Tested: 2021 Hyundai Creta 1.5 Executive CVT

This recently launched, second generation of the Hyundai Creta always makes me think of Cars. As in the Disney animated movie series, “Cars”. Why? Because the animators put each automobile’s eyes in the windscreen when plainly – obviously – they should be the headlights!

The reason I mention this is that, in my twisted little mind, most vehicles have a distinct facial appearance with two headlights for eyes, some sort of grill as a nose and a bumper that clearly represents a mouth. Even though some bumpers now look like bottom feeders and radiator grills are taking on Gerard Depardieu proportions…

This new Creta isn’t the only car that gives my facial recognition brain a mild epileptic fit. Same applies to the Nissan Juke, Fiat Multipla and various Ssang-Yongs because they possess more headlights than I require for my human face facsimiles. Which ones are the real eyes… the thin top ones or those dopey fat bottom ones?

At this point I shall stop my silly design comparisons because that’s as far as my troubles with the Creta’s looks go. Other people’s? Oh dear. Oh deary me. At least half the peeps who chatted to me during my few days’ tenure with this dark blue metallic press demonstrator exclaimed some sort of hatred for its styling.

“Butt-ugly”, “K@k-ugly” and other double-barrel uglies were thrown at this new Korean creation with reckless abandon. I certainly wouldn’t go that far, especially because the previous generation Creta was a bit of a… umm, wallflower. It was a plain Jane. So much so that most people (including colleagues) can’t even recall what it looked like.

Hyundai must’ve realised this long ago and cracked the whip in their design department. “Oh yeah? Watch this!” is what they probably replied shortly before penning this, uhh, challenging creation. Again, I like it. There’s not much danger of losing this in a busy parking lot, or your kid getting into the wrong white Japanese 4×4 at school…

Hyundai South Africa’s PR department, whose mails appear to only work one way, eventually sent us this striking blue specimen with high-contrast cream and black interior. Have I mentioned that I liked it? This was to be expected though, as I just recently purchased a metallic blue sports car with a cream and black interior…

Trying not to let my personal tastes get in the way too much, I vowed to give the Creta a thorough look or three on your behalf. The first thing to strike me was the central dashboard’s slightly angled but quite minimalist layout. Hyundai’s media/infotainment system seems better integrated and was simple / large enough to operate easily.

The next items I noticed, besides the delicious slather of cream trim that runs around most of the cabin, were the thin blue LED lighting strips, bright white dials, cream seat piping, bizarre silver inlays in the multi-function steering wheel, diamond-pattern seat quilting, as well as stylised vertical air vents on the far extremes of the dashboard.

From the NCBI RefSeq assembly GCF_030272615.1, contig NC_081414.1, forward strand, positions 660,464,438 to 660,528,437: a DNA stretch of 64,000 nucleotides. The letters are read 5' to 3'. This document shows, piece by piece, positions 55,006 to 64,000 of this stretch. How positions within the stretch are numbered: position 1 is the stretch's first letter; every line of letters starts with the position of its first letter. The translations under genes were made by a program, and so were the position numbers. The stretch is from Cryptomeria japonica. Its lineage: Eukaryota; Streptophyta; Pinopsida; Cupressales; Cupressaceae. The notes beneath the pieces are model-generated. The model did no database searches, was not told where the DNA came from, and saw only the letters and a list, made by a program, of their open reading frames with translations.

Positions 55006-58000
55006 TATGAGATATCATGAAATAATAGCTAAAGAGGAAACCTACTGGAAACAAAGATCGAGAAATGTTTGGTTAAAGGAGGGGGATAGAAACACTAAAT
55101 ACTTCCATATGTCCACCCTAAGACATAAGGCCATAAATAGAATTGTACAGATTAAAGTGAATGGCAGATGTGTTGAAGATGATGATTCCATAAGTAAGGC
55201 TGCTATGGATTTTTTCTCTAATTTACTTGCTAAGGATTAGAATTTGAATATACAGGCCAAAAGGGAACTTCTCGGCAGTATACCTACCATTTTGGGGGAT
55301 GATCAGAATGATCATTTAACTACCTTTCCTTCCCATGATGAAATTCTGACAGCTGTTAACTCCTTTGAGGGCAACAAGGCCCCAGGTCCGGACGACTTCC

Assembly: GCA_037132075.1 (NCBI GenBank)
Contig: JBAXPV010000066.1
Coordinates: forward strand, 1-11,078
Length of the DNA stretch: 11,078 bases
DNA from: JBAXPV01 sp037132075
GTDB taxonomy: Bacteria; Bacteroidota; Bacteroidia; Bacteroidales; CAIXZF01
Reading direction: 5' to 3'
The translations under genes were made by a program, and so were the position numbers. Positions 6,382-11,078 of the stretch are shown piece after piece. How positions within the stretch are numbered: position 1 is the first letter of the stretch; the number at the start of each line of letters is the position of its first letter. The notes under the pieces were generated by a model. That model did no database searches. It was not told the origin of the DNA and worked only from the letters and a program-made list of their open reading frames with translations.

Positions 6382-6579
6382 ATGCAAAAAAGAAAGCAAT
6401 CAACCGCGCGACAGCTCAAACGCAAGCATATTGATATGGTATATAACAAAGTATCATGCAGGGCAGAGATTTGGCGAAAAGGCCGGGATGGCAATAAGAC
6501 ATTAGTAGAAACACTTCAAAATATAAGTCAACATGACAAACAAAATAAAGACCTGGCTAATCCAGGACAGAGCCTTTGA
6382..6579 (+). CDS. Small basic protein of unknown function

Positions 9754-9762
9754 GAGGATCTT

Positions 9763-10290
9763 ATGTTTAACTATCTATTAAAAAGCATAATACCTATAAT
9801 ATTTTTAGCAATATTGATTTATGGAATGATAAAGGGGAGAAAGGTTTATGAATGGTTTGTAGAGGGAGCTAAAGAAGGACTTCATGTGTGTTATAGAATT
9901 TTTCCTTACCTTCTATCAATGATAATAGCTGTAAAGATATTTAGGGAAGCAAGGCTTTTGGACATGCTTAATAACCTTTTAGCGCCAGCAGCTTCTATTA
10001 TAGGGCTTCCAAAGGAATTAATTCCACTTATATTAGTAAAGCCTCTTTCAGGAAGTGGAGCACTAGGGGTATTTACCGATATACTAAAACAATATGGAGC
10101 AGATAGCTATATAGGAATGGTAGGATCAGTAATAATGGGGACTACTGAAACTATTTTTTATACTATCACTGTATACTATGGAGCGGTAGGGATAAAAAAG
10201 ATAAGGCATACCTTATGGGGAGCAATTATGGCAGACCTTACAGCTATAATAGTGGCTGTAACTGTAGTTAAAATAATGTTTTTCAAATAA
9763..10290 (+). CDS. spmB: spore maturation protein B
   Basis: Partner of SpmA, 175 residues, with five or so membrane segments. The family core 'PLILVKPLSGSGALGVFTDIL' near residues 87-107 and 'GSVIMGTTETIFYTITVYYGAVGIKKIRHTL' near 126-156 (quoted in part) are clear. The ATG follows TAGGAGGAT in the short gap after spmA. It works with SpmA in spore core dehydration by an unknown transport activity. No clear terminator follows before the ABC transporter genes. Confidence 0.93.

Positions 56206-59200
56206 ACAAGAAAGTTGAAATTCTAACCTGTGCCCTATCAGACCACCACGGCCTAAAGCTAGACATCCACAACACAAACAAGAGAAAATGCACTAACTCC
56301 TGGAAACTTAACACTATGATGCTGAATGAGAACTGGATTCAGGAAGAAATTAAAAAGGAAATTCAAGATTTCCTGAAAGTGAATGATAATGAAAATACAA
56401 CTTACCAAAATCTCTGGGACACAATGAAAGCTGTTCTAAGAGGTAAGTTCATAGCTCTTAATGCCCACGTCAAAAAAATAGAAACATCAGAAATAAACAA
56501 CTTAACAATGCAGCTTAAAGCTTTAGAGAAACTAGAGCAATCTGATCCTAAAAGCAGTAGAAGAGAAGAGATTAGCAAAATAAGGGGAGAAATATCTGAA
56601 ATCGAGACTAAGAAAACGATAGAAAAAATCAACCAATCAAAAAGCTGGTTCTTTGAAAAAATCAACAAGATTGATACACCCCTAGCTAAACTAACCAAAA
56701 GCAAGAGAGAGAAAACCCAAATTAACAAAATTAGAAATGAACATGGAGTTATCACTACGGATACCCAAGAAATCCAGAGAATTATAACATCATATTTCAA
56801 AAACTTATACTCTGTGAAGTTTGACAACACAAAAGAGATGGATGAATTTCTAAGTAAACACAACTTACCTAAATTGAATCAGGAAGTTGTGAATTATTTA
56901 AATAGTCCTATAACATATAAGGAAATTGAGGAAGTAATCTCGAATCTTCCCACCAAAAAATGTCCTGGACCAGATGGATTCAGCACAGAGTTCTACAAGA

By comparison, the old Creta’s interior was an absolute snooze fest.

Any bad bits? Well, I wouldn’t call them terrible, but the upper dashboard trim and various door card panels seemed to be of mediocre quality. It’s the kind of flimsy plastic which has also made a shocking appearance in cheaper Volkswagens lately. And, being a stylish new crossover, it has fairly large rear ¾ blind spots.

Help is at hand though, in the shape of a reverse camera. Other goodies include the usual power this and auto that, Apple thingy and Android bobby, multiple driver aids and airbags, as well as plenty of numbers to impress your friends: 7-year warranty, 17-inch alloys, 190mm ground clearance, 50L tank and 430 to 1,400L of boot volume.

As for driving the new Creta, you best check with your nearest dealer about the various models on offer because this range offers an unprecedented four engine choices between almost as many spec levels! Our test car’s 1.5L in-line 4-cylinder petrol engine promised up to 84kW or 143Nm and 0-100km/h in 12 seconds.

We performed our usual acceleration and brake tests with this vehicle to record a best-out-of-four 0-100km/h time of 10.83 seconds and a once-off full stop from 100 in 3.06 seconds and 42.75 metres. These are all perfectly acceptable values for this class of vehicle but there is one more thing I need to mention…

To bring us neatly back to my initial ramblings about this car’s looks and how some people immediately hated it, the same could apply to this model’s gearbox. Hyundai did their best to disguise its wicked ways by programming simulated gear changes into all proceedings but there’s no denying that this is [ insert horror violin jabs here ] a CVT.

The good news is that – no matter what I tried – this car never emitted that dreaded, constant-redline, CVT scream. This transmission really has been sat down and given a stern talking to by its makers, hence it will always pretend to change gears; even on full throttle. Sometimes it hangs a bit in the mid-range, but never long enough to get annoying.

In summary, the Hyundai Creta has been turned from a grey librarian to a lime luminescent raver. Not everyone will appreciate this metamorphosis but those who do will find plenty of models with a decent value proposition, comfy ride, good spec level, great warranty, and enough space for most families.

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